At Christmas time I always think back not just to Christmases past—gifts and goodies and mental snapshots of grandparents, grandaunts and friends long past—but also to the image of the man around whom this whole show revolves, Jesus. Sometimes it's more about the show than the man, religiously obscured by the tinsel and the cant, but then that is the story of every charismatic teacher since time began, and as long as there are self-satisfied congregations, it will no doubt continue in this vein for a good many lifetimes hence.
Chalk it up to my not having been baptized and the fact that our parents gave us the right to choose our faith (and perhaps to their surprise, though I’m happy to say not horror, we three kids chose an interested distance from all religions), but I saw Jesus as a friend. Indeed, the Jesus depicted in my illustrated Bible books was not just friendly of appearance, he could have been on the cover of GQ. The boy that was me at age seven gazed at this tall, straight-nosed, blond-haired and blue-eyed man in his white and blue robes and sometimes prayed to him not to make me good but to hold me close, as he was holding the children in the pictures. I wanted to sit with him, his arm around me, and tell him about all the fears that crowded into my young life. I remember rising and falling on my swing, in the green shade of our trees, and as I rose toward the blueness visible through the canopy overheard I said to myself, “Jesus, I love you—please love me. Please love me.” Because of course, his story was incredibly moving even to my small boy’s heart. In the days drawing up to Christmas Eve I mesmerized myself with a scene so palpable I cannot believe I actually did not see it—that I was not in fact standing in the nighttime desert outside a village of whitewashed houses which lifted lowly rooflines against a star-studded sky, one star in which was sparkling brighter than the rest. That I did not truly see the figures moving slowly down the road—the expectant mother on the donkey, the father leading the beast along. I saw their shock when the innkeeper turned them away, and I could smell the hay and the faint edge of must and manure in the stable where they took shelter. I saw the animals’ bright glowing eyes and their look of understanding and even pity for the little family, the mother who had to give birth to her baby in their shed. I followed their eyes to the approaching Wise Men and marveled at the gifts they brought. No one thinks, for the moment, of the fate of this child—not just his torture and death on a cross, but of his treatment at the hands of his followers. Like the Buddha, like Laozi, like Mohammed, Jesus is not always well-served by those who profess to live by his precepts. The night of his birth, we cannot see this. We see only the wonder of the birth of this child born to be unique, a boy unlike others, who was here to tell us that it would all get better. As a boy who did not fit in, who felt himself also to be different, I saw Jesus not as my savior but as my ally in this world of hobgoblin consistencies.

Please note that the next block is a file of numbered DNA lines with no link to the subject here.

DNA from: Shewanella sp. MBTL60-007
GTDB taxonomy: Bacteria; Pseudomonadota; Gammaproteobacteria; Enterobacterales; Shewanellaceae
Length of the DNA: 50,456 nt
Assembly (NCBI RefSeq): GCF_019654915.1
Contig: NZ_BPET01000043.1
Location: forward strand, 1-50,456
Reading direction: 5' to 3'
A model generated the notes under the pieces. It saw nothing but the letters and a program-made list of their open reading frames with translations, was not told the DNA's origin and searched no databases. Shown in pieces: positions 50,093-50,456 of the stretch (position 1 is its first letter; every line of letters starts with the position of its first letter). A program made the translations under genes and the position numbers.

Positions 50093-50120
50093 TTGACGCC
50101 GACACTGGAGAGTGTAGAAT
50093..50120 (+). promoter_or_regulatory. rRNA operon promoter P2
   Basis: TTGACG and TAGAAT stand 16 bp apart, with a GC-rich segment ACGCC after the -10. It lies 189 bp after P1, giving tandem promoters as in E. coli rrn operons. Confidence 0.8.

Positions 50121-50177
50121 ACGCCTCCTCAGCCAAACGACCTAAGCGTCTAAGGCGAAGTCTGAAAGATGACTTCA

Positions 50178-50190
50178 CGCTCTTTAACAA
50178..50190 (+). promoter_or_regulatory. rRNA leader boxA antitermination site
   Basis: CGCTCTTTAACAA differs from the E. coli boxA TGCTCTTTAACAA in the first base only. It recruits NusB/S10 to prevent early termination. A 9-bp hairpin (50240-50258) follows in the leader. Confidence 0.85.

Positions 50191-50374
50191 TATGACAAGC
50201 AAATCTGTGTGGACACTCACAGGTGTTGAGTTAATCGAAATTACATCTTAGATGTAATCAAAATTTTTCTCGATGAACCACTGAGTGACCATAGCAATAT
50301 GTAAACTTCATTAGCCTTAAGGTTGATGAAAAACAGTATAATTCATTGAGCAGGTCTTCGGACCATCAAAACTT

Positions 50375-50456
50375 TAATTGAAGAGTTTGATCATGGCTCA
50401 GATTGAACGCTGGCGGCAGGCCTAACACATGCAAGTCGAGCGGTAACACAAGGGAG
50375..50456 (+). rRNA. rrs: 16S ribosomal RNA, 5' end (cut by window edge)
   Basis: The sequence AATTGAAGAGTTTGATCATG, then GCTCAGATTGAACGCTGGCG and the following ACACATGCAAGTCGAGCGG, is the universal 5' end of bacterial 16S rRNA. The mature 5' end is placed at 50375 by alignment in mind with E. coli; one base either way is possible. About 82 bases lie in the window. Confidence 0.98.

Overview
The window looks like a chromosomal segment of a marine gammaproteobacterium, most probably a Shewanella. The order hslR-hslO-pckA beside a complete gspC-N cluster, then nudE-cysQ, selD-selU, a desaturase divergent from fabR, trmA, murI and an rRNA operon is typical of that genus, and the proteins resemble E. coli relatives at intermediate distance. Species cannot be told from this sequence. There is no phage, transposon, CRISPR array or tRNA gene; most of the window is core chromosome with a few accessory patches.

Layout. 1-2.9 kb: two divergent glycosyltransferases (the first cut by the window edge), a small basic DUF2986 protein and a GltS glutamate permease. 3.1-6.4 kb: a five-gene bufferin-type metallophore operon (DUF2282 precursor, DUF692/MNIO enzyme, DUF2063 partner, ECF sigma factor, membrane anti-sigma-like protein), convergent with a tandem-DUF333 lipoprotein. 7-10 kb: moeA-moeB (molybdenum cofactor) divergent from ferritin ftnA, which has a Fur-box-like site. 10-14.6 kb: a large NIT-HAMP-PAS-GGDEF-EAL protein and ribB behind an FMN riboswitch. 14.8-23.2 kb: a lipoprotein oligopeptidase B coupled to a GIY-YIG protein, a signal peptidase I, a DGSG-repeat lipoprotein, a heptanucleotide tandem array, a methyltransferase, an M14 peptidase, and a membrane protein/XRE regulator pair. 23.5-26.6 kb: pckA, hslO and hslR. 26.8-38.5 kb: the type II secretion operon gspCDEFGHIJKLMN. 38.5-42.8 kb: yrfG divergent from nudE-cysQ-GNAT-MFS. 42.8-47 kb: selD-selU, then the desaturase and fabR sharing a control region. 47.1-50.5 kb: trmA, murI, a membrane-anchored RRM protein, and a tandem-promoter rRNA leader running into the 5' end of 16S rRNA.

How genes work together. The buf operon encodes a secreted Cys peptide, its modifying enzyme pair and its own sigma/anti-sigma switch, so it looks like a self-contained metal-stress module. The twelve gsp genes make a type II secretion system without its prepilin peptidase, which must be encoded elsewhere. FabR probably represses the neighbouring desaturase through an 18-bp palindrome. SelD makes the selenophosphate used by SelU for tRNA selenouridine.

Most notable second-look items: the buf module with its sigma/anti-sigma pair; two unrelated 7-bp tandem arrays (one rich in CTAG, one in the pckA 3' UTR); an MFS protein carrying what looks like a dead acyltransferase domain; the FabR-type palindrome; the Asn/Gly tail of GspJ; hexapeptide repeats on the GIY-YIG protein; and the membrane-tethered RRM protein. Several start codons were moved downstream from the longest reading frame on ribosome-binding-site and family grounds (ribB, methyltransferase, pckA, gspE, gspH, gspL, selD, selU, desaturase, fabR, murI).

Because of all this, I still think the Nativity is one of the most beautiful legends in the world, even as I agree with Swiss theologian Jacob Burckhardt that Jesus “is the most beautiful figure in world history.” As Burckhardt remarked:
"Had I lived when Jesus of Nazareth walked the countryside of Judaea—I should have followed Him and should have allowed pride and arrogance to vanish in love of Him … But eighteen centuries separates our longing from him, and it is only when I am alone and in moments of melancholy longing that a majestic image appears before my soul and consoles me, the image of the Greatest of Men. As God, Christ is a matter of indifference to me—what can one make of Him in the Trinity? But as a man He is the light of my soul…. Call that religion who likes… I make no claim to call it religion."
I’m not a Christian, but to me Christmas is all about the sweet pathos of Jesus the homeless baby who found a refuge at last, about the beauty of Jesus the supremely good man who told his followers to love no matter what. And if that is not enough reason for the season, I don’t know what is.